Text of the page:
He told how the Six-Deuce Brims terrorized residents, forced construction workers out of the park, coerced parks workers and gang intervention workers into participating in the their rap video showing how to humiliate women, intimidate men and turn cocaine into crack – how the minute the cops stopped patrolling the park, the hoodlums reclaimed their turf, which is why the cameras mattered so much.
Maggie Goodrich, LAPD’s chief of information technology, stood her ground under Zine’s assault, telling him in the nicest way possible that he was wrong and didn’t know what he was talking about — not that he cared what a woman had to say.
Used to taking advantage of women, Zine persisted, desperate like a man in quicksand. He prattled mindlessly, demanding “just a little bit more sales pitch on our side … understood from that, squeeze a little more out of them to give back for what we’re doing .. . that’s what I’m looking at,” lectured the man without the slightest qualification to be City Controller unless egotism and hot air are qualifications.
“Understood,” she said, but the look on her face tells you exactly what she thinks of him, what you should think of him, too.
This incident might be dismissed as a tragic mistake, a miscalculation made in the heat of political battle, if this were an isolated case.
But it isn’t. This is what goes on every day in every way in city government in Los Angeles.
No one in the world – certainly not the National Football League — except Mayor Antonio Villaraigosa and your LA City Council would give the right to transform a vast area of downtown into a cold, soulless commercial horror show blazing in the night with digital billboards and not even know who they were doing business with as if it doesn’t matter whether you’re surrendering the parks to hoodlums or the future to the greedy.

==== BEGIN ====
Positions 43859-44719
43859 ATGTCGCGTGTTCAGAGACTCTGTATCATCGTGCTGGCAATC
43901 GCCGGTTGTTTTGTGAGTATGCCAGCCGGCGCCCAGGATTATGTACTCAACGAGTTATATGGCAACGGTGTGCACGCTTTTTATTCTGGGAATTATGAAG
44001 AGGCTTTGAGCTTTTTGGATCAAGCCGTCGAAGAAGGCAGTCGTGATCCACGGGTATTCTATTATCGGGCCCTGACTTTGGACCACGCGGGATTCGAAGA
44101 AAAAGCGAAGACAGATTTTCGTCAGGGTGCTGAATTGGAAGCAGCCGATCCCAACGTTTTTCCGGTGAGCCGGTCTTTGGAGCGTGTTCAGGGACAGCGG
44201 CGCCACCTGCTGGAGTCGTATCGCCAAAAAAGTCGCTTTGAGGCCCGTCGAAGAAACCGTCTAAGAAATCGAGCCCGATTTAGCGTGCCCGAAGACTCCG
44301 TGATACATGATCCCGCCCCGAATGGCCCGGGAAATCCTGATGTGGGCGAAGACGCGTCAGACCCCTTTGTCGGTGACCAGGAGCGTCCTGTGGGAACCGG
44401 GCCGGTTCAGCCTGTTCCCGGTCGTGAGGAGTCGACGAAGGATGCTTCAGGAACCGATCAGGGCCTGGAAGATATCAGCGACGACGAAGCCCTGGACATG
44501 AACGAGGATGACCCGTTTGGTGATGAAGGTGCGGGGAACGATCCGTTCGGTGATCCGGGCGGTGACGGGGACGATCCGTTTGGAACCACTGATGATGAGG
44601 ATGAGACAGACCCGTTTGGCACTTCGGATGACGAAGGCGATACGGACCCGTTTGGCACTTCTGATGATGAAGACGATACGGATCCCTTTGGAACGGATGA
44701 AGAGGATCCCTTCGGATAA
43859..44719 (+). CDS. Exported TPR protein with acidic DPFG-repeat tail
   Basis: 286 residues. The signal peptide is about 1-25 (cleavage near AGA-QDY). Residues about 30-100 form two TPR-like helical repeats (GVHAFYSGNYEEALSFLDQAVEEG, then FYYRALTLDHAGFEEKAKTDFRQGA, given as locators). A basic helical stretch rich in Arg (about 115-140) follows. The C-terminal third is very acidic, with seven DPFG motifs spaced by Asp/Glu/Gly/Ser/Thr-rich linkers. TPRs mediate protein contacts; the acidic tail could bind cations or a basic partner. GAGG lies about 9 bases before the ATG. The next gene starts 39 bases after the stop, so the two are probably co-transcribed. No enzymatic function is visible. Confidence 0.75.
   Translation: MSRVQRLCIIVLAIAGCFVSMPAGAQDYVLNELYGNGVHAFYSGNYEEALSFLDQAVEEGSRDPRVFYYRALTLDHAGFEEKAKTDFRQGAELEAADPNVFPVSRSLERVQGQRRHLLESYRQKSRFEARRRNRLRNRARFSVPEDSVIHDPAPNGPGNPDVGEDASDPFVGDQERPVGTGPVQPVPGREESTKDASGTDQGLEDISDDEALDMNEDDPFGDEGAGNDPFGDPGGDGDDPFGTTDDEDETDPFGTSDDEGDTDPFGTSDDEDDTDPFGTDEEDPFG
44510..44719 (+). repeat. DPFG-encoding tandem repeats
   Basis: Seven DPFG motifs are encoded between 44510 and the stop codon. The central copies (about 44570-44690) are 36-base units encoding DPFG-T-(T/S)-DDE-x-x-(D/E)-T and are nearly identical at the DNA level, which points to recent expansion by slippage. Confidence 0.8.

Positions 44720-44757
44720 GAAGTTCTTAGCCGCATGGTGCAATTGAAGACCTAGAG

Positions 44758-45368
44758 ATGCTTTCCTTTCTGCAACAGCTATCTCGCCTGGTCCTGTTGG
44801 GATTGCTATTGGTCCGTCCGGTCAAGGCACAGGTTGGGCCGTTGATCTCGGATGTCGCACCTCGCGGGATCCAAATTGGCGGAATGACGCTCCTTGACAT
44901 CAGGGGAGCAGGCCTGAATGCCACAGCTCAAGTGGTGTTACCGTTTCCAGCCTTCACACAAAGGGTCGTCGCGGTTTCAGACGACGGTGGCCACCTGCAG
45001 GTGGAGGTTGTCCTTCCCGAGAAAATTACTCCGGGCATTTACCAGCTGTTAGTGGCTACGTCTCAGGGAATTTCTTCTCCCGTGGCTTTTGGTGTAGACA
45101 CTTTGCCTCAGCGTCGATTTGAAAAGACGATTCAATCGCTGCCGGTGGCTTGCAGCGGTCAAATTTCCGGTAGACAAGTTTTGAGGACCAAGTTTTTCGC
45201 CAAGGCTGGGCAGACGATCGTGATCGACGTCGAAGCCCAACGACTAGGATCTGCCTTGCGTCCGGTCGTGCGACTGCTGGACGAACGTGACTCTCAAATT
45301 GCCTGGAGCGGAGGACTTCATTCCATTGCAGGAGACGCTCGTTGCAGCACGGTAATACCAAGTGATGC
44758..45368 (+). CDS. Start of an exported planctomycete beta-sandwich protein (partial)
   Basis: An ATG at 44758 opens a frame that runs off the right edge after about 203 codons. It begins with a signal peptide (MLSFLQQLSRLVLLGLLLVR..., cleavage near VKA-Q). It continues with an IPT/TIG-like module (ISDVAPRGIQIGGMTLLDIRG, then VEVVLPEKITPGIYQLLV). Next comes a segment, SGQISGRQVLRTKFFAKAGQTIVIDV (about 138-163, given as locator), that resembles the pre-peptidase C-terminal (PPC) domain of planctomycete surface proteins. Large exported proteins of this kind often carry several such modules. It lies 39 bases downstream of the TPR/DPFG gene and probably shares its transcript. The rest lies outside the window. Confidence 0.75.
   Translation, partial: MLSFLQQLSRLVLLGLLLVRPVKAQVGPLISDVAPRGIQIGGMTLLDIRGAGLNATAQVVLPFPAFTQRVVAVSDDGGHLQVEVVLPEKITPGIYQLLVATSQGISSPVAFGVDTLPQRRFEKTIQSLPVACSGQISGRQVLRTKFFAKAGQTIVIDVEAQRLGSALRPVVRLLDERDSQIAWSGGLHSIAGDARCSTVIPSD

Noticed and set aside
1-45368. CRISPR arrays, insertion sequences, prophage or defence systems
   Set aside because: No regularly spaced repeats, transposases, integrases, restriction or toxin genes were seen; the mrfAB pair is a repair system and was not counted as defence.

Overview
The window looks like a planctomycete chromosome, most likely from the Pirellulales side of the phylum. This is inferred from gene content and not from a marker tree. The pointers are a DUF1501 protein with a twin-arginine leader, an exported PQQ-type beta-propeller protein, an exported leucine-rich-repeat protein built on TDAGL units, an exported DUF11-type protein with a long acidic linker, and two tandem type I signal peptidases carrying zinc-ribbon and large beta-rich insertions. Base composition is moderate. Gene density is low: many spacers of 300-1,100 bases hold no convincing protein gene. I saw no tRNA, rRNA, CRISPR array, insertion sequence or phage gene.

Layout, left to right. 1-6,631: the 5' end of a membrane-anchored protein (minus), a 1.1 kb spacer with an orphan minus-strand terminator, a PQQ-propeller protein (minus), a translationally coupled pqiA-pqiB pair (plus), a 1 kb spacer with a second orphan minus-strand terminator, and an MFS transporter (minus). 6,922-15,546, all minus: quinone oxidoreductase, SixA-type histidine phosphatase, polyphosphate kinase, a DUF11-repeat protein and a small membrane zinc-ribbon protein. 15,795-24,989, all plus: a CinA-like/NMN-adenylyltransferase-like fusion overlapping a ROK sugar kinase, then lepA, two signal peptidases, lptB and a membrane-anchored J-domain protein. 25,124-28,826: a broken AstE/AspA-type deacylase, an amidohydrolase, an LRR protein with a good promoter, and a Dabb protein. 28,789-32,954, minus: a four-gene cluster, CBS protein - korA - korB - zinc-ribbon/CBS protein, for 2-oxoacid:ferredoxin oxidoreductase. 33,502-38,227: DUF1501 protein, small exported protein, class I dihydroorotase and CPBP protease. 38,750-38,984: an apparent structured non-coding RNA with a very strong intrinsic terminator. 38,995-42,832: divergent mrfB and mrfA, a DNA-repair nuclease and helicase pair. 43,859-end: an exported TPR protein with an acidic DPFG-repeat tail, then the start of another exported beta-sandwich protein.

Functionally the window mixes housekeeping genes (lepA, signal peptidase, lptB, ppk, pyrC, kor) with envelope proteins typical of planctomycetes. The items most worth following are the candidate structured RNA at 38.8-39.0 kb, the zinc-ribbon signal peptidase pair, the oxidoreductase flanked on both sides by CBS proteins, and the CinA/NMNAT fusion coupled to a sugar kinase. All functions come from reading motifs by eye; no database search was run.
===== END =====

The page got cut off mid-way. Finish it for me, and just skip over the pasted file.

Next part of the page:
No, they didn’t kill Patrick Caruthers. They just made his murder possible in small ways by not putting surveillance cameras in every park where the gangs operate and in big ways with a “Baghdad solution” that allows gangstas to operate with impunity as long as the violent crime statistics keep declining.
Patrick Caruthers should not be relegated to nothing more than a statistic.
His death should spur an all-out effort by the city to liberate the 10,000 residents of the Harvard Park area from their enslavement by the Six-Two Brims and to stop pacifying the violence and inhumanity of gangsters all over the city by allowing them to steal, deal drugs and terrorize so many.
That would be a fitting tribute for Patrick Caruthers, a sign that what goes on in the grit of the city matters as much as the glamour and glitter.